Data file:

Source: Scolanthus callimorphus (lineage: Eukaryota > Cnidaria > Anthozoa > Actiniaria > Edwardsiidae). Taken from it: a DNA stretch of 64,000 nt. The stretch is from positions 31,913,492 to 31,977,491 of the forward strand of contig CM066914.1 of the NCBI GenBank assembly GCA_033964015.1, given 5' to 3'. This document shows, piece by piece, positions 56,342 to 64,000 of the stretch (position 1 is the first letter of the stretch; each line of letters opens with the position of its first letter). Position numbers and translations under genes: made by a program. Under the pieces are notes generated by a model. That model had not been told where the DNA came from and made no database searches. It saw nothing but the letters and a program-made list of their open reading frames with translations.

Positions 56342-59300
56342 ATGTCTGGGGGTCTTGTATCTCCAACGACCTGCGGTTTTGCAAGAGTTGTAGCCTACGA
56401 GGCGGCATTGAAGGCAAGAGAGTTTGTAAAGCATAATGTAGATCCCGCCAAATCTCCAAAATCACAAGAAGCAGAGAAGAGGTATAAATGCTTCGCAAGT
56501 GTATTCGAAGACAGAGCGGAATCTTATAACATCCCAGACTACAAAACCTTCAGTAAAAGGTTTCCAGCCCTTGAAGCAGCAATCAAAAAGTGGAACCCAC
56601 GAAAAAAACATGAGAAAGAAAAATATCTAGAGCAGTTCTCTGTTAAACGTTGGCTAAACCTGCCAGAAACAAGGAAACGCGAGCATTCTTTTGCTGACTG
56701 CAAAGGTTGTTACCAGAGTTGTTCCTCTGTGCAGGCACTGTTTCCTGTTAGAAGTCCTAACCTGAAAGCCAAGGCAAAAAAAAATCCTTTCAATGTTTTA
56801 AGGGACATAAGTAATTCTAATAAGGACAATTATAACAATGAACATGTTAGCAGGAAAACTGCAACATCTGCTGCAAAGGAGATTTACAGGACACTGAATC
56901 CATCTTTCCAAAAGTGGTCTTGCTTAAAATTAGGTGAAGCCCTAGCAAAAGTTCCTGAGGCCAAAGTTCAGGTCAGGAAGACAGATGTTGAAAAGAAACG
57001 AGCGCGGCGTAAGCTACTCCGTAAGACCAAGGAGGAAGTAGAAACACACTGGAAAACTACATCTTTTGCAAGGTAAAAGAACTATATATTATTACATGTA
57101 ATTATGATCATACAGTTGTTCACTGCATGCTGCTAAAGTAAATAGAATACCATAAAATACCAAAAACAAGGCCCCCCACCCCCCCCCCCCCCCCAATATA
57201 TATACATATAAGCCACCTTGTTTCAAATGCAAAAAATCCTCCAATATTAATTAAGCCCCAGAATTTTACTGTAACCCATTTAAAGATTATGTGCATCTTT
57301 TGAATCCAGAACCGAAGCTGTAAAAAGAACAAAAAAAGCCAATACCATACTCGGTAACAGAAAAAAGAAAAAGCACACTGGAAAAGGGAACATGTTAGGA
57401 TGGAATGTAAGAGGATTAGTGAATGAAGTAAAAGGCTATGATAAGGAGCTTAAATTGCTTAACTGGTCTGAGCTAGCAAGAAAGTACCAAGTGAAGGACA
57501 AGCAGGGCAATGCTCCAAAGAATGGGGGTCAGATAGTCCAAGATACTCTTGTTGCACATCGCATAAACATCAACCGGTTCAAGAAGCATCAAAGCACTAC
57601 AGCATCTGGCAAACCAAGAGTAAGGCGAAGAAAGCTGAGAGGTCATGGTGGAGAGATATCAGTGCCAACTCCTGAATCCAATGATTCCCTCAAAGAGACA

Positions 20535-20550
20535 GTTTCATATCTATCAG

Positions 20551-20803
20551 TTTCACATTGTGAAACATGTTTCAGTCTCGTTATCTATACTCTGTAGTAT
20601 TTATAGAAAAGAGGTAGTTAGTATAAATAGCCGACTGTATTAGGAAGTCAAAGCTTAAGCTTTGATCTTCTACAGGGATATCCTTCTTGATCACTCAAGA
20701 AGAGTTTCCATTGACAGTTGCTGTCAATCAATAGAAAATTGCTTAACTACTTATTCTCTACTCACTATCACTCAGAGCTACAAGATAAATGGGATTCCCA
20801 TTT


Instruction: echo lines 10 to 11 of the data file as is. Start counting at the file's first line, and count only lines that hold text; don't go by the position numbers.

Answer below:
57001 AGCGCGGCGTAAGCTACTCCGTAAGACCAAGGAGGAAGTAGAAACACACTGGAAAACTACATCTTTTGCAAGGTAAAAGAACTATATATTATTACATGTA
57101 ATTATGATCATACAGTTGTTCACTGCATGCTGCTAAAGTAAATAGAATACCATAAAATACCAAAAACAAGGCCCCCCACCCCCCCCCCCCCCCCAATATA